Shifting face-to-face classes to virtual classes requires re-envisioning how to teach class content and to build effective classroom community. Here are some resources for how to do that transition effectively, in ways that honor our liberal arts context.
There will also be special @4 Spring 2020 programming, with notes and videos.
Puget Sound's Educational Technology page provides assistance with the technologies our campus supports for virtual teaching.
Connecticut College provides a small liberal arts college view of "11 Things to Consider When Moving Your Course Online" quickly during this outbreak.
"Hope Matters": Mays Imad offers 10 teaching strategies to support students and help them continue to learn during this time of uncertainty.
"8 Ways to Be More Inclusive in Your Zoom Teaching" offers strategies for making expectations clear and welcoming students into discussions online.
Purdue University's Repository for Online Teaching and Learning is a well-developed repository of strategies for teaching and learning that is organized into categories, such as online teaching persona, social presence, and cultural competence.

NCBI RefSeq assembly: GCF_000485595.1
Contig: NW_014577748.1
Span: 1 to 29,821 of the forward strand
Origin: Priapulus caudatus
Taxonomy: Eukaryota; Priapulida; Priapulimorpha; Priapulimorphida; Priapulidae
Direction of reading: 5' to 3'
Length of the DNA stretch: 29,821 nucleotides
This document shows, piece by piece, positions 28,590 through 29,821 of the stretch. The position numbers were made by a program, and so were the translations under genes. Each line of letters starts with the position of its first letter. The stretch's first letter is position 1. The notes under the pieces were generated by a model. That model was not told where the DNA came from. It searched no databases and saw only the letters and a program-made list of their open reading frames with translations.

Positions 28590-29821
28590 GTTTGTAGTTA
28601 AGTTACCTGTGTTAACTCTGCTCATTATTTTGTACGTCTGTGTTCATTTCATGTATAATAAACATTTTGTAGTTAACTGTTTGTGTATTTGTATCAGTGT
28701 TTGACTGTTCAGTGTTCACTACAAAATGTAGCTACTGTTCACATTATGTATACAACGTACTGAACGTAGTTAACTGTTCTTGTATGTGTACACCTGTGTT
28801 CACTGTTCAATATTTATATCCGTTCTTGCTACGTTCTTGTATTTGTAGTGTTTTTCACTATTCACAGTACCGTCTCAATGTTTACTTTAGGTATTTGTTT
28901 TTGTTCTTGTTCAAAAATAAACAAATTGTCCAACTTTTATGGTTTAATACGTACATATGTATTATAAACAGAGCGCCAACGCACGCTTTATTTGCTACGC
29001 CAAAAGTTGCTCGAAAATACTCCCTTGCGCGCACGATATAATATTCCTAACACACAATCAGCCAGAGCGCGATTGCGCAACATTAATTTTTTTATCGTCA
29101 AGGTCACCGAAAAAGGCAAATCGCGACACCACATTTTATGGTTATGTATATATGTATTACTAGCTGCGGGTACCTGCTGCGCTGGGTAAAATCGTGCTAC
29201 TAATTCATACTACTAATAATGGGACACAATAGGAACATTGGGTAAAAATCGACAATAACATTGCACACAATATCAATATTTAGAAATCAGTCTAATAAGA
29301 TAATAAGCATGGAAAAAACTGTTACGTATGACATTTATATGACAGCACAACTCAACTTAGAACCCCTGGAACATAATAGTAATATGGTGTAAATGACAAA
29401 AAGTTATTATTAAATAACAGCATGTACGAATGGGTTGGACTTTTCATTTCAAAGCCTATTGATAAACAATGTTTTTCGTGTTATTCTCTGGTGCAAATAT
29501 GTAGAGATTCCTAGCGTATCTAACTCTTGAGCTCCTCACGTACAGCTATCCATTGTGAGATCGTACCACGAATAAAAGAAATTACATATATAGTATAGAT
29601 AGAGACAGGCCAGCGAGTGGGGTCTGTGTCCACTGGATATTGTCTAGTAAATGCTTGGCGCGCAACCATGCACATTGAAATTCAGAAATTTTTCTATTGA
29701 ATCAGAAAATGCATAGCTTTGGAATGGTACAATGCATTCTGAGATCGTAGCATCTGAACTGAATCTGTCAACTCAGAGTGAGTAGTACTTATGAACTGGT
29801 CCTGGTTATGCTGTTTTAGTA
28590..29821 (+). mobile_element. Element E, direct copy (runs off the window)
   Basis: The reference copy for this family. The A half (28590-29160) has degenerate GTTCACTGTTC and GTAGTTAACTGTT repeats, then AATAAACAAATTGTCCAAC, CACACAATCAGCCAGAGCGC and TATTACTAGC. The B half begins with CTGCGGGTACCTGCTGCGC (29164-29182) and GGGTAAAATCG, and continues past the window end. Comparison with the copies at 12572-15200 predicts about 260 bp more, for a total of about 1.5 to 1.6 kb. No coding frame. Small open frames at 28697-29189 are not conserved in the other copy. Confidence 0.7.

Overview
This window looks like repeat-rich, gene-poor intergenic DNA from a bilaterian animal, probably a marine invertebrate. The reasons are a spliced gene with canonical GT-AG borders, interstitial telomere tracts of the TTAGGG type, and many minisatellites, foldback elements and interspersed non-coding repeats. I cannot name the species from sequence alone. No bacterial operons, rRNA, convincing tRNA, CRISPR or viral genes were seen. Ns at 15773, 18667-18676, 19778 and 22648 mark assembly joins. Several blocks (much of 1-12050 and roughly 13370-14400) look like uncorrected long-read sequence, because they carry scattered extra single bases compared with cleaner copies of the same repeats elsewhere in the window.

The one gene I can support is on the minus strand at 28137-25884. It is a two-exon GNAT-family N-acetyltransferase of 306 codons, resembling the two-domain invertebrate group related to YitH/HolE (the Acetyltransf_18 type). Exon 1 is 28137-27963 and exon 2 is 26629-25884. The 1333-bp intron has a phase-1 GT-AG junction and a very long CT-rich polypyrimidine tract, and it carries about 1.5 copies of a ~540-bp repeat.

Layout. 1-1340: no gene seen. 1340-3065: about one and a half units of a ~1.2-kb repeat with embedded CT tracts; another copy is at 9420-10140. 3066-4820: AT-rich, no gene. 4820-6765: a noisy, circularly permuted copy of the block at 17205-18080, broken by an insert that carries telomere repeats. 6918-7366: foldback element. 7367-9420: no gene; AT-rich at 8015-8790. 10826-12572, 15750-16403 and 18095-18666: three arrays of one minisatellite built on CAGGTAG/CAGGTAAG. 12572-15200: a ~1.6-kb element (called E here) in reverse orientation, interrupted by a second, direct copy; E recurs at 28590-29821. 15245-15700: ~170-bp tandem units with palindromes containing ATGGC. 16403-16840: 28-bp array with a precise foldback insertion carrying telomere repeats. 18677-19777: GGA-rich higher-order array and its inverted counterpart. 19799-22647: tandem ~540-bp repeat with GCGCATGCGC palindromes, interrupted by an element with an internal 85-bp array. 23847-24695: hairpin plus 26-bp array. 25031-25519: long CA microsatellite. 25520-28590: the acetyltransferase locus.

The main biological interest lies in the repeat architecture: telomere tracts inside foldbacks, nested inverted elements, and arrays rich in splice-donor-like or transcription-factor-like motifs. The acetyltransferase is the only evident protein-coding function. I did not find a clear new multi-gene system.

"Five Tips for Improving Online Discussion Boards" suggests ways to divide students into manageable working groups, direct discussion traffic, help students engage in specific ways, and help students interact with each other, and hold students accountable for doing the preparatory work necessary for successful engagement in discussion.
Duck of Minerva offers this helpful advice on the ongoing importance of the kind of face-to-face connections at which we already excel: “Maintaining connections with our students and keeping them engaged as our classes go online should take top priority. My research shows that when faculty build rapport with students, they are significantly more likely to stay enrolled and finish the class successfully. We can do this through just being ourselves in our videos, calling our students by name, reaching out through personal emails, and connecting on a human level. Our efforts are put to much better use engaging with our students rather than wrestling with technology… Our greatest priority right now should be retaining our students—especially our most at-risk students—for the remaining weeks of the semester. Multimedia elements can be helpful for engaging students in online classes, but even if you don’t have the ability or energy to add those right now, know that many of us have an advantage that online classes usually don’t—we already established in-person relationships with these students in the first part of the term. We just have to make sure we maintain those connections and keep them engaged for the rest of the term.”